Songs are well sung, though scene changes and musical numbers could have flowed more seamlessly. Costume is well-sourced, with the use of colours reflecting social class. With a tattered top hat, and wearing distressed velvet The Artful Dodger (played by James Proctor) is engaging and charismatic, it is clear to see the young performer is at home on the stage. Fagin (played by Callum Roberts) is incredibly well cast, smashing Pick a Pocket or Two’and playing up to his role, successfully securing the biggest laughs of the evening.
Best singer in show goes to Hannah Farquharson for her portrayal of Nancy; with a rough charm she makes a vibrant entrance and absorbs the limelight. Hannah is the full package, with a large range and effortless vibrato; she is the calibre of performer that rivals the West End professionals.
For warm laughs and songs full of clout, Oliver! is the perfect show for all ages. Full of spirit and great showmanship Coventry Musical Theatre Society publicly parade the star quality behind their NODA award collection, creating a legacy full of success.
For more information and to book tickets click here or call the Belgrade Theatre box office on 024 7655 3055.
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Written by Caryl Churchill, Top Girls made its debut performance in 1982. Performed by AS Level Drama students the current production has been reinterpreted and brought up to speed. Directed by Oakley Flanagan the play jumps between 1980 and 2015, observing the Tory rule and examining the role of women in society. It is a surreal piece, with a dreamlike sequence in Act 1 introducing the audience to a number of famous and influential women that the history books forgot. It is the stories of these women that run parallel to the characters in the earlier era, where we follow the driven and successful Marlene, a natural survivor in a man's world and a champion of Thatcher's government.
The cast of 10 young women show an abundance of potential, many at the start of their professional training. Eliza Bunce shines as Marlene, the power dressing Business Woman who appears to have it all, though the shocking truth of her reality is later revealed to the audience. Megan Gellatly provides nervous humour as Marlene's niece, Angie. A disturbed and angry child who dreams of killing. A highlight of the dinner party scene is the tale of Lady Nijo (played by Sophie Pheasey); decoratively dressed in oriental costume she recalls the circumstances that determined her existence over 700 years ago.
Though ambiguous at times, the production is thought provoking, intentionally leaving questions unanswered and providing no real finale, allowing audience members to draw conclusions from their own experience of the show. The effective use of projection and audio clips from political archives help to set the scene, providing reality and transporting the audience back to an iconic time, a time of great change that would provide the Conservatives with their legacy.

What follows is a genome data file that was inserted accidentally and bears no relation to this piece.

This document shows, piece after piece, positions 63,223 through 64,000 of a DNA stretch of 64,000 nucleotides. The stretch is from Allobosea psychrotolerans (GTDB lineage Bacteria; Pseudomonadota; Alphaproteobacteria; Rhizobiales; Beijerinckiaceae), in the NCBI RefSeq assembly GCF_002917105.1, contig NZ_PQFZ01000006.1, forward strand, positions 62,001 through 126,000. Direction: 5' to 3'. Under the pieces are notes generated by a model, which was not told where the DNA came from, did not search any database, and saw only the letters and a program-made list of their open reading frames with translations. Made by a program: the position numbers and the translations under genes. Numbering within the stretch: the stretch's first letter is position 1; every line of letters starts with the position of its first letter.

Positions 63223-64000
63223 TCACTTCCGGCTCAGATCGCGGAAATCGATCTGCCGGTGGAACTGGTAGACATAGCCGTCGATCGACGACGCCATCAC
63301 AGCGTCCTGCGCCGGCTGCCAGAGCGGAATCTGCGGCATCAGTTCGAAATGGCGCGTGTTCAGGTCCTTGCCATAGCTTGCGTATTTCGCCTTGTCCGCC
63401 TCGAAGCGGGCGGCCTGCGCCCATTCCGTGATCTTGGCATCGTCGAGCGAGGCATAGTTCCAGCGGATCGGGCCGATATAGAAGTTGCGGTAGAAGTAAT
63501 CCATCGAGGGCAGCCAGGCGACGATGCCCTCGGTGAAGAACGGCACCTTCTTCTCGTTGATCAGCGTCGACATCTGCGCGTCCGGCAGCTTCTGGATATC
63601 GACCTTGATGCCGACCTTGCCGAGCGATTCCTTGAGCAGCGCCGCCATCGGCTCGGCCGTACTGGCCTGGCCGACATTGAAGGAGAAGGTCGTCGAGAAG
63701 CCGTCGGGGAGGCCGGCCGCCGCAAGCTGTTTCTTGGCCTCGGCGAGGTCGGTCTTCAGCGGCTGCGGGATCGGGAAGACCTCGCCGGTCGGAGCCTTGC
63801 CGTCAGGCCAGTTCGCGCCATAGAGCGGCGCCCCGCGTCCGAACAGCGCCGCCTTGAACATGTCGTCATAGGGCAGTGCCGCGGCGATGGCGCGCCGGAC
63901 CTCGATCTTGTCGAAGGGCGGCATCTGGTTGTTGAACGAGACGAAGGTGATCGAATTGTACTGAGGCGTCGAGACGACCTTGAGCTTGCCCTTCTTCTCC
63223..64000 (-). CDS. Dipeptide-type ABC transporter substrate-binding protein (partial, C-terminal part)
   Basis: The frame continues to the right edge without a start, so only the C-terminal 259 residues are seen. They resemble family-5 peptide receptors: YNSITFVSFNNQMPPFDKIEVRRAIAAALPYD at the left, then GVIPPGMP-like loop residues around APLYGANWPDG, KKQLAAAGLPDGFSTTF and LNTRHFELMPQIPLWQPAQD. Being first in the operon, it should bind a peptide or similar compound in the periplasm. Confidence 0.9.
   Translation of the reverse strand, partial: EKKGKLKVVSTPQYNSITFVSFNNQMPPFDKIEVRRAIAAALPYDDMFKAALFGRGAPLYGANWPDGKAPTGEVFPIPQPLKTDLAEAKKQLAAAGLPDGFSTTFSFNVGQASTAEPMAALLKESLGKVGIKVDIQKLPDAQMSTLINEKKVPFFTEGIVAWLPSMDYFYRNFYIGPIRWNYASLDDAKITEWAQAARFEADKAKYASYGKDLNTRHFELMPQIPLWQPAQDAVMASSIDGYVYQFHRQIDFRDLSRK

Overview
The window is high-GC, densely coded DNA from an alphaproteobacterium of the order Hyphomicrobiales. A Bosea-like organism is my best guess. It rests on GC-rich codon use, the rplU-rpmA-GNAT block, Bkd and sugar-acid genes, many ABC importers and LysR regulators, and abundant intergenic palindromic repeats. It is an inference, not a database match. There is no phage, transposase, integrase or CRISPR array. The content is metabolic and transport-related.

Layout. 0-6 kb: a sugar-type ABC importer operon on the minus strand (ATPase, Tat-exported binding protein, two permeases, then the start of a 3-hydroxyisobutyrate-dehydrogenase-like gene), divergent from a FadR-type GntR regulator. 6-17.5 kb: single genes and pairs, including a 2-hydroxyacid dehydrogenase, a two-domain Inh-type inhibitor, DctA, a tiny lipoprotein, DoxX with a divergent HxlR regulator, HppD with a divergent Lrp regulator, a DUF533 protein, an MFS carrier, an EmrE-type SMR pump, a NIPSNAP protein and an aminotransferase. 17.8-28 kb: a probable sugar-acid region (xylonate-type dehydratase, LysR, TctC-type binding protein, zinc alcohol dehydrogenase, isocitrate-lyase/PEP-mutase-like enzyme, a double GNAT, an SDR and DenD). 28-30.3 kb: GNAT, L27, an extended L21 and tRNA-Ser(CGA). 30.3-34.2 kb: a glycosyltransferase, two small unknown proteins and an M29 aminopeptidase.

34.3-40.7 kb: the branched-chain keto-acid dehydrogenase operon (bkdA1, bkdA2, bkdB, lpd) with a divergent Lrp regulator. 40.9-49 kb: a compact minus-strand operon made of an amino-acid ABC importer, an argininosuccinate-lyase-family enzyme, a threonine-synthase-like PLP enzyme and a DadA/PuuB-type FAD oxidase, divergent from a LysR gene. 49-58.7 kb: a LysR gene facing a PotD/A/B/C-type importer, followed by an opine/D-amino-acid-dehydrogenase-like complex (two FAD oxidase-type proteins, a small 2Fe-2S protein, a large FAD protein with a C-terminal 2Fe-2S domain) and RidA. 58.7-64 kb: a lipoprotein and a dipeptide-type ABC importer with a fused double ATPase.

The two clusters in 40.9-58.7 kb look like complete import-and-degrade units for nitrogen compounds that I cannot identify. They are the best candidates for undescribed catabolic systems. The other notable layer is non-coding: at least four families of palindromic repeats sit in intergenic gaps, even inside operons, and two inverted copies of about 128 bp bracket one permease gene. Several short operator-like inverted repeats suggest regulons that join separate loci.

Exploring politics, feminism, class barriers, and family ties, Top Girls is an explosive production, pensive and profound.
The show ran at the mac for one night only. For more information on the show click here.
This is the UK premiere of a show that was a huge off-Broadway success in New York. It is a fresh and cheeky new musical with original songs written by Donna Moore.
Meet three ladies with different stories, Mary-Marie the established Cougar running a cougar bar,
Clarity a woman with a thesis to write on the rise of the cougar and Lily who is recently divorced and
looking for a life. We follow their journey as they pursue their aims and men.
This is a comedy musical, the songs at times firmly tongue-in-cheek, especially Julio, with some
interesting props. The humour is not subtle, but that doesn’t matter, this is an easy-going, relaxed
piece of theatre to enjoy and laugh out loud with. There are, however, touching moments in Love is
Ageless and Mothers Love. The latter strikes a chord with every mother in the audience with
beautiful harmonies changing the tone of the show for a moment.
There are only four cast members, the three ladies and one very versatile young man. Barnaby
Hughes plays all the men in the story with clear definition of character between each one. His
characters are meant to be the object of desire for the ladies in the story, he is well cast. Suanne